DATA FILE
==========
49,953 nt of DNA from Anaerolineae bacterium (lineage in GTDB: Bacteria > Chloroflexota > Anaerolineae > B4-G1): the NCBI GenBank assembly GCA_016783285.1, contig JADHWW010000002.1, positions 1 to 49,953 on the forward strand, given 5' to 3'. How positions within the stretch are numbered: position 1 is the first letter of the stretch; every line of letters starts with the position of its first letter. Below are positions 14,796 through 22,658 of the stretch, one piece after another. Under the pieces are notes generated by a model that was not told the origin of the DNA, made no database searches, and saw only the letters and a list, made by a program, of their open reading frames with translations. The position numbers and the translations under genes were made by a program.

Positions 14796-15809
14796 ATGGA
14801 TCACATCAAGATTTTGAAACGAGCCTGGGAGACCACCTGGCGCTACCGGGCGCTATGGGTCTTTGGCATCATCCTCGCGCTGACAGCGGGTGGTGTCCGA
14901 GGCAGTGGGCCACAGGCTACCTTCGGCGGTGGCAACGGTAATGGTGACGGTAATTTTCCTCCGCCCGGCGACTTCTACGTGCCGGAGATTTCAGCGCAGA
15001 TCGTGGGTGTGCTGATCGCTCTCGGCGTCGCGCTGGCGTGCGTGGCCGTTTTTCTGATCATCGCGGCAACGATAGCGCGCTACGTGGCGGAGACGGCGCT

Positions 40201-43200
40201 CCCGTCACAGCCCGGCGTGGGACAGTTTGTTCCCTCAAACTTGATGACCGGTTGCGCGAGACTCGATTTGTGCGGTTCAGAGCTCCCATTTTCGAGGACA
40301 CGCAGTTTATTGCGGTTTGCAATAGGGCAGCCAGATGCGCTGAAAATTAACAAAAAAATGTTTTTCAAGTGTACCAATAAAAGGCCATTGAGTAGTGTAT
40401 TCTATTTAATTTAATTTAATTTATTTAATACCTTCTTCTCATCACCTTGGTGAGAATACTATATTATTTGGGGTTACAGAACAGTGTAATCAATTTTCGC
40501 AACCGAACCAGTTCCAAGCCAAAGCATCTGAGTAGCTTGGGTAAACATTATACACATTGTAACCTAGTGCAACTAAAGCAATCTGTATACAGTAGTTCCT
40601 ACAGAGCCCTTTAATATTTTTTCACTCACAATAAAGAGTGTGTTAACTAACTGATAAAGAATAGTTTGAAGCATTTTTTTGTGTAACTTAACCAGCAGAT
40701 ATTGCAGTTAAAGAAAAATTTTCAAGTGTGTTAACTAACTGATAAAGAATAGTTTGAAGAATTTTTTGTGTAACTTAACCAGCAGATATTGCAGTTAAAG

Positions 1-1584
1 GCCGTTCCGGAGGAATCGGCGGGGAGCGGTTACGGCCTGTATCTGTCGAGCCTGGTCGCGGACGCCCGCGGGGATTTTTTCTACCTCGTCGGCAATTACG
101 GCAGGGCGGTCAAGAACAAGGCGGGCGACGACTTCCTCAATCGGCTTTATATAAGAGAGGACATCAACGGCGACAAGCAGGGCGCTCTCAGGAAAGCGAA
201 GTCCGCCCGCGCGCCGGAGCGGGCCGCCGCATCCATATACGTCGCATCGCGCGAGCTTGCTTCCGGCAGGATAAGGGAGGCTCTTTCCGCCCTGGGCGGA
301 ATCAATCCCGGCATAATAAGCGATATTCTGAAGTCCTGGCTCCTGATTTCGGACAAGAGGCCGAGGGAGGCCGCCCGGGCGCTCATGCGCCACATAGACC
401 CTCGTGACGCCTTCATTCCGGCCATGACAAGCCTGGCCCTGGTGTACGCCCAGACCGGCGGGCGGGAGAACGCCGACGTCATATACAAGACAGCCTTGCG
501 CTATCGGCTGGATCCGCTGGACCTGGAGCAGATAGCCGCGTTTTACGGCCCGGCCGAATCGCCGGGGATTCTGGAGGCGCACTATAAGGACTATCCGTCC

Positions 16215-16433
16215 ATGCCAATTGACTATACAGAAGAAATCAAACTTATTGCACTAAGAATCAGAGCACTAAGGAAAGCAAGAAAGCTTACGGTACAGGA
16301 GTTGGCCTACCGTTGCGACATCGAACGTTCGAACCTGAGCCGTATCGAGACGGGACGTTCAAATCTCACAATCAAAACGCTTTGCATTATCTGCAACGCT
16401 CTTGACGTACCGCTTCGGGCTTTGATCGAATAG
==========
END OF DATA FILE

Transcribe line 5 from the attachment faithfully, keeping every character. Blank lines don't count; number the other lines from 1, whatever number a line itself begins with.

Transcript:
14901 GGCAGTGGGCCACAGGCTACCTTCGGCGGTGGCAACGGTAATGGTGACGGTAATTTTCCTCCGCCCGGCGACTTCTACGTGCCGGAGATTTCAGCGCAGA